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Help with Sourdough Bread Interior Texture

Hi Chowhounds,

I've been trying unsuccessfully to recreate a sourdough bread that has both a chewy crust and an airy moist interior characterized by lots of holes. (My favorite example is Trader Joe's San Francisco Sourdough.) I have a sourdough starter that I've been feeding regularly and have tried several different recipes with no luck. They all have a great exterior and taste like sourdough, but lack the airy interior texture I'm looking for. Do you have any thoughts on what I can change to achieve an airy interior?

Thanks for the help!

Phoo-D
http://www.phoo-d.com

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  1. what temp are you cooking at? Are you adding steam or water to your oven? How long are you letting it proof? What size/shape are you baking?

    1. Try experimenting with lower and/or higher protein content flour ex) cake flour, AP flour, and bread flour.

      1. Usually a wetter dough gives me bigger holes in my crumb.

        1. I've been allowing the oven to pre-heat for an hour at 425 with a pizza stone on the lower third of the oven. Just below the pizza stone I have a drip tray, to which I add about 2 cups of water immediately after placing the bread on the stone and then shut the oven door to create steam (this has resulted in a great crackly and chewy crust). Baking time has been about 25-35 minutes depending on the size of the loaf.

          The bread is shaped like a boule, and is free standing on the stone.

          I've tried both a two stage proof (about 2 hours - punch down and shape, then another 1 hour until doubled), and a cold proof (5 hours in fridge - punch down and shape, then about 1 hour out on the counter until doubled).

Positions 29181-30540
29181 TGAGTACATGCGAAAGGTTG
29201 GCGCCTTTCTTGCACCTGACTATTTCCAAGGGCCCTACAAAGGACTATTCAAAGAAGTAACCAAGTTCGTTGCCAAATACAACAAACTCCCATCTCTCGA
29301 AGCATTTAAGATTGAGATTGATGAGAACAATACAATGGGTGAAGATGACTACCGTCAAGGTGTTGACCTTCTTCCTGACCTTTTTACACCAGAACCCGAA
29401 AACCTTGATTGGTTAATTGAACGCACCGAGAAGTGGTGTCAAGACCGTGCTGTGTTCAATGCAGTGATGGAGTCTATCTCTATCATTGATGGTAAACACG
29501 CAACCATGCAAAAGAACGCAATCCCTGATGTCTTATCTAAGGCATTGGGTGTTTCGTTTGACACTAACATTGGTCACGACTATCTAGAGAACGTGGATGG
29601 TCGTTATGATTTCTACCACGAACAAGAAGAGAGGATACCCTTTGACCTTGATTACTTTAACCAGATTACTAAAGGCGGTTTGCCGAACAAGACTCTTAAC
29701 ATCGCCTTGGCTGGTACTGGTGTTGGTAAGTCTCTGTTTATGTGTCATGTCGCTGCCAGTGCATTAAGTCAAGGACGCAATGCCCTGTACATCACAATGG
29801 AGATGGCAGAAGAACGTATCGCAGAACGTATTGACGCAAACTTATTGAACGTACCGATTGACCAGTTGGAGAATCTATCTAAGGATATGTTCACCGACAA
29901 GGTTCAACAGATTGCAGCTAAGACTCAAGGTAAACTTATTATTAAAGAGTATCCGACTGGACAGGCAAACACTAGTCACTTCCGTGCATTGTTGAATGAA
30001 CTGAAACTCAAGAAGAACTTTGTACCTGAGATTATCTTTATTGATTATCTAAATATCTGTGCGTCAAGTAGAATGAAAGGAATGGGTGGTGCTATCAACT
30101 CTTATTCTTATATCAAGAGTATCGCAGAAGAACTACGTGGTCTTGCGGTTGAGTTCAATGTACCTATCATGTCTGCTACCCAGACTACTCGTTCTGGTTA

I've also tried a very wet dough from the Artisan Bread in 5 mintues a Day book. I'm using King Arthur all purpose unbleached white flour, and a new package of SAF yeast. Thanks for the thought on experimenting with flours - maybe a higher protien content is what I need? I'm kind of at a loss for where to go from here.

          2 Replies
          1. re: Phoo_d

            Unless you have a different sourdough than I have ever used, your ferments are much too short. I never ferment less than 12 hours and often go 24 and even 36 hours via a cold rise for the best flavor and texture.

            I do agree with the different flours and a wetter dough if you want a open texture. How long are you kneading the dough because insufficient knead wont develop the gluten strength necessary for a airy texture.

            Your baking sounds correct, but I am wondering if you are tapping the bottom to determine doness or do you check the internal temperature of the boule? I like a internal temp of 205°-210°F, but a few degrees hotter will give a chewier crumb and more flavor because of the extra browning. .

            1. re: Kelli2006

              Thanks for your response. I will try a longer ferment. I assume that you mix and knead, and then place in the fridge covered for the 12-36 hour rise? After that do you let it sit out at room temp until doubled?

              I've been kneading the bread for about 10 minutes - until the outer texture noticeably changes to a smooth and stretchy consistency. I also have been baking to an internal temp of about 210 and a nice golden crust.

              What mix of flours would you use? Thank you for all the help. It is one of my personal goals this year to figure out how to make my favorite sourdough!

              Phoo-D
              http://www.phoo-d.com

          2. TJ's bread is made with bleached flour if I remember which tends to give a higher rise. My current go to recipe is this
            http://www.wildyeastblog.com/2007/07/...
            For a SF style sourdough the recipe by Peter Reinhart in his book Crust and Crumb is probably closer to what you're looking for.
            www.thefreshloaf.com is an excellent resource for bakers if you have further questions